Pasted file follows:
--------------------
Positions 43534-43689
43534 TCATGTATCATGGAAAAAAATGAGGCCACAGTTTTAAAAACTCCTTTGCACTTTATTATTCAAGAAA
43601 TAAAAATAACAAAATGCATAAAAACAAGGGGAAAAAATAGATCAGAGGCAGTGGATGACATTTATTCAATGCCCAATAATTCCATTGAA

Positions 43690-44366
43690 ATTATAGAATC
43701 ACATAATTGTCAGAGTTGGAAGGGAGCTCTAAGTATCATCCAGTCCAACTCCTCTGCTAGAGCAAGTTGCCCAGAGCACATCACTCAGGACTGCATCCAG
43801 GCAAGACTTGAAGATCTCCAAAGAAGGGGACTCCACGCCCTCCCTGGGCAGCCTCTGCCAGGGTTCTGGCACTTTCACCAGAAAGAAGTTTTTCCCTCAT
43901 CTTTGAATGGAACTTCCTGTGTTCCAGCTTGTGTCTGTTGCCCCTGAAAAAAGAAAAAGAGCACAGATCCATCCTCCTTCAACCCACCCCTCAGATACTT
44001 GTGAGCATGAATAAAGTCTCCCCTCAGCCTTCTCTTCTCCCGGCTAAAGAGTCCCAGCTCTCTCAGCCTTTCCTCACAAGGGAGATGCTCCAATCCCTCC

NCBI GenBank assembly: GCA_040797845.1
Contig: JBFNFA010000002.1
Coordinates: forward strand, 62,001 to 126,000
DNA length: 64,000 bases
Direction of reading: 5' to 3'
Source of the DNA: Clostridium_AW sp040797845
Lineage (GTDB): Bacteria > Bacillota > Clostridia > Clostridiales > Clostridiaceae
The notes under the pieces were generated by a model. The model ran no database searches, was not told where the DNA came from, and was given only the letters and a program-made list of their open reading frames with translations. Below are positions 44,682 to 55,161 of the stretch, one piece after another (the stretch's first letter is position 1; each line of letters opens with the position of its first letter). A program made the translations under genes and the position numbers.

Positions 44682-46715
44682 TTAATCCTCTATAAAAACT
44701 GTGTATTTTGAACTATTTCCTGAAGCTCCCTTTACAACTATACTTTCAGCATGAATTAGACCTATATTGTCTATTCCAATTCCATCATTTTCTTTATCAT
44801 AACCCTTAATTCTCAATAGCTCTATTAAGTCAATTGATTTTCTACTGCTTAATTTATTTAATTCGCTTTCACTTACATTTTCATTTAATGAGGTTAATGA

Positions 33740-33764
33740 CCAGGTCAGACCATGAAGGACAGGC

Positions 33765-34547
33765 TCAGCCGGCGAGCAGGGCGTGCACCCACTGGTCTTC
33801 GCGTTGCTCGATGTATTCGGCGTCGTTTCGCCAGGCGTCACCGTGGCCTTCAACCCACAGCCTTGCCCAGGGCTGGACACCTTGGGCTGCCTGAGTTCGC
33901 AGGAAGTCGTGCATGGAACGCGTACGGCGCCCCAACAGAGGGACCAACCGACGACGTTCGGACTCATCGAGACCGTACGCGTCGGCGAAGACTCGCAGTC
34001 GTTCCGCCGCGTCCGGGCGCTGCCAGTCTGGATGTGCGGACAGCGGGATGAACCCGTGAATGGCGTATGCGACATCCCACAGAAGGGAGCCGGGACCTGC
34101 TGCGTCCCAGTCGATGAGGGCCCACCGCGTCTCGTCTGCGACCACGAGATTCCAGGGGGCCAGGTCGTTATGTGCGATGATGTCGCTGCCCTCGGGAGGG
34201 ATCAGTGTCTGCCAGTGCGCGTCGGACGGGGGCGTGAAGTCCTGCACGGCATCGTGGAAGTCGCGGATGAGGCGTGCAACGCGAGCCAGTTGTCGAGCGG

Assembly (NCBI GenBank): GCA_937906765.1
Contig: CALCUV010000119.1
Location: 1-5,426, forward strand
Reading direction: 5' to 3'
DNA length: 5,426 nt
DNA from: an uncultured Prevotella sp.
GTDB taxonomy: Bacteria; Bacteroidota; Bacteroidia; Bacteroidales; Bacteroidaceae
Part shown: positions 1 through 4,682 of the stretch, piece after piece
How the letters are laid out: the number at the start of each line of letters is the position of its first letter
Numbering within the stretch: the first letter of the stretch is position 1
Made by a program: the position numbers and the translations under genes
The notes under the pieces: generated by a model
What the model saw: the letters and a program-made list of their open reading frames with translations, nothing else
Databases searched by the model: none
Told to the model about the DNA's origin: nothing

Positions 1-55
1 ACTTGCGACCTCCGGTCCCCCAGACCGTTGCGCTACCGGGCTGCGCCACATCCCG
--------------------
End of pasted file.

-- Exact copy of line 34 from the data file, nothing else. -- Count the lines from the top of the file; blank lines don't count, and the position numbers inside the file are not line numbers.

Reading direction: 5' to 3'